The statement, released on May 19, has been signed by nearly 330 members of the Penn community and 28 Penn groups and Philadelphia-based organizations.
The Class of 2021's final year at Penn was marked by pandemic-induced modifications to academics and campus life, featuring online classes, COVID-19 testing, and a largely shuttered campus.
The Class of 2021's junior year started off like any other, but was upended as the COVID-19 pandemic swept the globe, forcing students to cut their spring semester on campus short and transition to online learning.
In the Class of 2021's sophomore year, Penn students turned out in droves for the 2018 midterm elections and the University became embroiled in an admissions scandal that took the nation by storm in spring 2019.
From the Eagles' first-ever Super Bowl victory, to a contentious Amy Wax op-ed, the Class of 2021's first year at Penn was defined by celebration and controversy.
Biden will visit 30th Street Station in downtown Philadelphia to push for his sweeping infrastructure proposal.
Political theorist Matt Shafer discussed the relationship between speech and violence in recent years at a virtual event on Tuesday.
The state’s population has remained steady over the last 10 years, but other southern and western states have experienced faster population growth.
The announcement of Sen. Pat Toomey (R-Pa.)'s retirement in early October has prompted a flood of candidates to enter the race.
The club is working to mobilize support for the "For The People's Act," which progressive organizations across the country say will increase voting accessibility, protect the right to vote for marginalized communities, and establish nonpartisan redistricting committees to eliminate gerrymandering.
The suit argued that it was illegal for the Pennsylvania Supreme Court to extend the deadline for mail-in ballots to three days after the election in Pennsylvania.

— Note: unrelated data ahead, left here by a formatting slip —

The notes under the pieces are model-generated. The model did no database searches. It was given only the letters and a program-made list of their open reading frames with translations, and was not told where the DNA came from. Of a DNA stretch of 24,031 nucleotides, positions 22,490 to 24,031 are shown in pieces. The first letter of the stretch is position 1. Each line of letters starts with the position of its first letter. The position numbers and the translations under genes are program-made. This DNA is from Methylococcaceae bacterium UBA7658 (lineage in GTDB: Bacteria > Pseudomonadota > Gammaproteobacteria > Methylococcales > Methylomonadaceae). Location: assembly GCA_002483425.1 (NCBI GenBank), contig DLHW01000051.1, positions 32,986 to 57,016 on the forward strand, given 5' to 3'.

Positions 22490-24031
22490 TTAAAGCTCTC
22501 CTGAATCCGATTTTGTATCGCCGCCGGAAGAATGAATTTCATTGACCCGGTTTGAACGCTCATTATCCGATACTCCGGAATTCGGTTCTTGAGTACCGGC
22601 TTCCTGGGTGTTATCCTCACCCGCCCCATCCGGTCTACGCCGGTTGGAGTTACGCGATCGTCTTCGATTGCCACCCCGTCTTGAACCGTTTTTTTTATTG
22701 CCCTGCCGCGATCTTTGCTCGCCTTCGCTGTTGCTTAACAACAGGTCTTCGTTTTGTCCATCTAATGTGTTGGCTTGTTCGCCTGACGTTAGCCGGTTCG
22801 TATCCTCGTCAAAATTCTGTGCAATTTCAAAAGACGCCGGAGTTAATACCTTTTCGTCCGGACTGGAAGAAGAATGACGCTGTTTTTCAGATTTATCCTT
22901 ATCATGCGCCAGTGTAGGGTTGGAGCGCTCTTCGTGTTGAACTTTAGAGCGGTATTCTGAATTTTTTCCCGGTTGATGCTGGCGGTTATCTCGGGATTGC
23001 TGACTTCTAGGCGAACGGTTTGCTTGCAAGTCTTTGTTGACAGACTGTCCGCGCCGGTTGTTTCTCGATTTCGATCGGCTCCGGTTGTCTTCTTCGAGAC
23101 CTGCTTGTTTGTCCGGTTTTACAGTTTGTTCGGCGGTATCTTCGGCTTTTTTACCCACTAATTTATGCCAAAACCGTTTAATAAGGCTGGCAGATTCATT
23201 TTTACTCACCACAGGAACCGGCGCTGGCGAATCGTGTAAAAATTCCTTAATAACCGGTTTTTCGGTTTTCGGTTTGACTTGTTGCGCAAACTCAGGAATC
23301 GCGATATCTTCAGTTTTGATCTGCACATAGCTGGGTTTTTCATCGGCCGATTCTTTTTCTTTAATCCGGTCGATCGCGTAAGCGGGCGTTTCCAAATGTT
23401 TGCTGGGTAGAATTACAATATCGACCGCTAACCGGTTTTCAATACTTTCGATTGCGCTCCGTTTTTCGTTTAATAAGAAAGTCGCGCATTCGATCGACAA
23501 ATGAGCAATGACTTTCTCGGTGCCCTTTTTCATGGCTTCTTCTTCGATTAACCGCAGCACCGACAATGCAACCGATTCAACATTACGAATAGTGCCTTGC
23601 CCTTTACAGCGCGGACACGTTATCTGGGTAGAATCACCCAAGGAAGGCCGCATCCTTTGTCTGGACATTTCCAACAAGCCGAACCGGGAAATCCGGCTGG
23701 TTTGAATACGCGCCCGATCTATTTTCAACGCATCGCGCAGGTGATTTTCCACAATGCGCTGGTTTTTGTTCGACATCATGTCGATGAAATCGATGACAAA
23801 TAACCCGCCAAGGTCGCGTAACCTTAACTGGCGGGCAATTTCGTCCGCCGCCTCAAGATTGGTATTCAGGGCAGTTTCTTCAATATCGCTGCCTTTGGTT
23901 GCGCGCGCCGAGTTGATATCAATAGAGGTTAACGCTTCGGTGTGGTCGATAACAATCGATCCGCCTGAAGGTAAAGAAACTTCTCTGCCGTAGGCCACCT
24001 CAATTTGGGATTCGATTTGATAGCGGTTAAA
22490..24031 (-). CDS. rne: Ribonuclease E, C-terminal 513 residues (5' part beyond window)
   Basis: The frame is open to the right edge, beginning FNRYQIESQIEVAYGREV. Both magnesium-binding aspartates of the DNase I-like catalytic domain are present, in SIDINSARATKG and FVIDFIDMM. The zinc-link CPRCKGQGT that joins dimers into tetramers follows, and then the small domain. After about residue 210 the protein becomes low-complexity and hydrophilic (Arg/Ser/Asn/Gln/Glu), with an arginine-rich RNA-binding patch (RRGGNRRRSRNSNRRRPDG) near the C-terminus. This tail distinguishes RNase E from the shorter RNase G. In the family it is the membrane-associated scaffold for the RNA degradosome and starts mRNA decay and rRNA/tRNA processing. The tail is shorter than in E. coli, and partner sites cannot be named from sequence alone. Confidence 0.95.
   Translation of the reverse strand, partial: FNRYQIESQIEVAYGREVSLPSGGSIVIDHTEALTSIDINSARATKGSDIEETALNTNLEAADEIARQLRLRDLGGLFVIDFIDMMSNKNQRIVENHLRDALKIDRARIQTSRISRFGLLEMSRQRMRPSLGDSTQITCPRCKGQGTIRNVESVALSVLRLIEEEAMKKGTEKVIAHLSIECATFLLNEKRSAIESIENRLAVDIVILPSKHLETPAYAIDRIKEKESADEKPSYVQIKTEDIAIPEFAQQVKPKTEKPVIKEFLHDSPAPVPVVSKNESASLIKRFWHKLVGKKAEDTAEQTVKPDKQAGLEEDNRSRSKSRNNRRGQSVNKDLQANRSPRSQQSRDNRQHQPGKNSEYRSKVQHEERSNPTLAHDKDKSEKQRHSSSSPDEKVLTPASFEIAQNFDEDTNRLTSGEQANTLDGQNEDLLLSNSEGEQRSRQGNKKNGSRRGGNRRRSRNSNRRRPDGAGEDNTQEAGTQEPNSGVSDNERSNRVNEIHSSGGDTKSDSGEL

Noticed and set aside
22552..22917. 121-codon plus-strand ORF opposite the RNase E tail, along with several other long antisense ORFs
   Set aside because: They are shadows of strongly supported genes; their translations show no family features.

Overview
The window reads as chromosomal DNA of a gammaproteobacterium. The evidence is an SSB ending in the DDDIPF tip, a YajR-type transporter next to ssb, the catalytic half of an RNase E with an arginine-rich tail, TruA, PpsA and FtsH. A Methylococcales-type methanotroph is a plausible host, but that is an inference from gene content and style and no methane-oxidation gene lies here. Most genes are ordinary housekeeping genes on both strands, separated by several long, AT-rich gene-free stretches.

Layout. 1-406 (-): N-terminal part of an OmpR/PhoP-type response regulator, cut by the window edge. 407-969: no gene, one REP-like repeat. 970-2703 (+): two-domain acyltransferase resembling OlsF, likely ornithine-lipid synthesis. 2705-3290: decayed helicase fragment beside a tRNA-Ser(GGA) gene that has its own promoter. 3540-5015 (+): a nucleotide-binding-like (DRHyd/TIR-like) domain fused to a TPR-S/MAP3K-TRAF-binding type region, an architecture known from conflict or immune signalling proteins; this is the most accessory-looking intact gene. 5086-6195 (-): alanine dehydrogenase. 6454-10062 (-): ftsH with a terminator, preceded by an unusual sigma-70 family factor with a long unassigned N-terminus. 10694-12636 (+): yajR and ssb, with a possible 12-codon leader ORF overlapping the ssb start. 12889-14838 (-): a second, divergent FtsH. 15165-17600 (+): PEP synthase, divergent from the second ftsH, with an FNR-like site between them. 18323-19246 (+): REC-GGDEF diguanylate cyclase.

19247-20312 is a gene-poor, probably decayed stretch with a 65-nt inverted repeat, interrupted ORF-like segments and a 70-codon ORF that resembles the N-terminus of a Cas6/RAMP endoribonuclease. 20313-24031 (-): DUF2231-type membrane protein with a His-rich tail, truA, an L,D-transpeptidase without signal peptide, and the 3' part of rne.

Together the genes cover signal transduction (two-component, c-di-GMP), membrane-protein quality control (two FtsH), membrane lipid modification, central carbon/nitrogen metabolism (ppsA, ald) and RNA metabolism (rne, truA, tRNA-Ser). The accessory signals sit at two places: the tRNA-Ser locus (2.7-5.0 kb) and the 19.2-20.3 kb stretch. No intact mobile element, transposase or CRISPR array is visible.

The vigil was organized by Penn Democrats, the Pan-Asian American Community House, the Spiritual and Religious Life Center, and Amnesty International at Penn, and featured City Councilmember and Penn alumna Jamie Gauthier along with a number of community leaders.
The Thursday talk, titled "A Right to Lie? Presidents, Other Liars, and the First Amendment," was part of the Andrea Mitchell Center for the Study of Democracy's "Free Speech Battles" faculty workshop series.
Penn attributed the increase to the addition of an international development department to The Power of Penn, the University’s most ambitious fundraising campaign which ran for the first time in the fiscal year 2019.
Voters will cast their decision for local races, and for new judges to Pennsylvania’s three statewide appellate courts — some of the highest positions in state government that will affect policy for years to come.
Wai Wai Nu identified how displaced women have overcome pandemic-related challenges, and offered recommendations for improving refugee and internally displaced women's access to dignified work, health care, and housing.
Penn-affiliated experts believe that the city has seen a more gradual form of gentrification through increased housing prices and new development — making access to affordable housing even more difficult for residents.
Baumlin, who is the chair of Pennsylvania Hospital's Emergency Medicine Department, co-founded a nonprofit that recruits experts in various fields to produce articles on topics such as education, gun violence, and infrastructure.
The city has yet to respond to inquiries by the United Nations — which were based upon testimonies from Penn community members — regarding allegations of excessive use of force by the Philadelphia Police Department during the Black Lives Matter protests last year.
The event, called “Conformity, Propaganda, and the Fight for a Left Future with Noam Chomsky” was co-hosted by Penn Justice Democrats and Penn Against the Occupation, and garnered over 115 attendees.